This traditional suspension hook from Chambri was used to hang items in certain parts of the hausman (men’s house) and may be kept in a special place within the house. It was designed and carved in relation to its task – to hold anything that may need hanging. The artist from Chambri would have conveyed specific beliefs in his designs. Most of the traditional practises which took place in the hausman or hausmeri (men’s house) are not allowed for open discussion, so the subject matter of the artwork relating to this artist may not be obvious and apparent to us.
We had sing sing (song and dance festivals) in our villages some years ago and my dad put traditional costumes together and hung them. When the men change into their traditional costumes, they hang all the items up on the hook to prepare. They perform magic on the hook and talk to it, so they can go out and give a good performance. The face is a spirit to talk to, watching, to prepare and give power.
Pax Jakupa, February 2023
Suspension hooks were used widely in the Middle Sepik region for hanging valuable property away from vermin and the danger of accidental damage. In some cases they represent a whole ﬁgure, in others a head, as here, both motifs no doubt signifying the presence of a protective spirit. In the same region larger and more elaborate versions were used to support and display trophy skulls.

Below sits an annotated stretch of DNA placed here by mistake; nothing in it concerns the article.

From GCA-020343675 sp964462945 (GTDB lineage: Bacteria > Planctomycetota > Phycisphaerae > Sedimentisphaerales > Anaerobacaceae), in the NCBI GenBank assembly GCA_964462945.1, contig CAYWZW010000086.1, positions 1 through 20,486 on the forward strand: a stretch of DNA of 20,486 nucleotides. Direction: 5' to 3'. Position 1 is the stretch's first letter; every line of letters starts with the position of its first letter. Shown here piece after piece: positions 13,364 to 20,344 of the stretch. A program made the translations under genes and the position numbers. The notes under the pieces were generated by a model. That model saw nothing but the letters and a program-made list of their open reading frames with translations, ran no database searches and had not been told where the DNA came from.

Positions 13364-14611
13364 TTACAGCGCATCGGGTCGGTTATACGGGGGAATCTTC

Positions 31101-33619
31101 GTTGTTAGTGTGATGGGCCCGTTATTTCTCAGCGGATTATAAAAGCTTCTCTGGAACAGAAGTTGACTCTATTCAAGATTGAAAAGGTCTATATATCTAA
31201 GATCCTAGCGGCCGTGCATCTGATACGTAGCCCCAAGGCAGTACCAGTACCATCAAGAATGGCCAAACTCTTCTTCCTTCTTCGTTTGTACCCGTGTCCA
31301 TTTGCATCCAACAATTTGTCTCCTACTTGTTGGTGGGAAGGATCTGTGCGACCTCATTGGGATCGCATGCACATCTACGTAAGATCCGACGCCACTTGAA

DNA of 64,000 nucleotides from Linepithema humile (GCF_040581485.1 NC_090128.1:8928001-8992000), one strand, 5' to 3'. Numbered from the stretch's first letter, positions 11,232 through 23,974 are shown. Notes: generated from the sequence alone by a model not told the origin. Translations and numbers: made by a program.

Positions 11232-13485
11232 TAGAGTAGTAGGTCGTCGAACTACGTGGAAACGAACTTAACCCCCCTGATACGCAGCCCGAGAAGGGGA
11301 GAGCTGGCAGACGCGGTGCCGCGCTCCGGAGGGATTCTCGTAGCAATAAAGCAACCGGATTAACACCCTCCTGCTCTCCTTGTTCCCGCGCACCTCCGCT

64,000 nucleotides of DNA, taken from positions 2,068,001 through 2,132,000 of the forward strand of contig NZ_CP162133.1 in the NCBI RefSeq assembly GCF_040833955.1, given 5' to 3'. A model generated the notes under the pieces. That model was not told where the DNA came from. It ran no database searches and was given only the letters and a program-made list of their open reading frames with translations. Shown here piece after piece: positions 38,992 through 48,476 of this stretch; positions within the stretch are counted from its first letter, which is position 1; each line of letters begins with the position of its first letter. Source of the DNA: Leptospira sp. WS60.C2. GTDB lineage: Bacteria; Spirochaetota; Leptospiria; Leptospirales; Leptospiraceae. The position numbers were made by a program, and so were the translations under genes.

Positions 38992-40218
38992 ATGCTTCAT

This example is probably from the Chambri, who live south-west of the Iatmul, and is comparable to a Chambri example collected by Margaret Mead in I934/35 (Vardwell, I967: no. I86). The designs are painted rather than engraved and, although faded, red, white and black can be seen. The head has a hole for a suspension cord at the top and the ears are pierced twice for pendants, now lost. The nose is elongated and extends to the chin.
Steven Hooper, 1997
Entry taken from Robert and Lisa Sainsbury Collection, Vol. 2: Pacific, African and Native North American Art, edited by Steven Hooper (Yale University Press, 1997) p. 55.
Acquired by the Sainsbury Family in 1969. Donated to the Sainsbury Centre, University of East Anglia in 1973 as part of the original gift.
Not on display
Title/Description: Suspension hook
Born: 1900 - 1999
Object Type: hook
Measurements: h. 460 x w. 135 x d. 50 mm
Accession Number: 166
Historic Period: 20th century
Cultural Group: Chambri
Credit Line: Donated by Robert and Lisa Sainsbury, 1973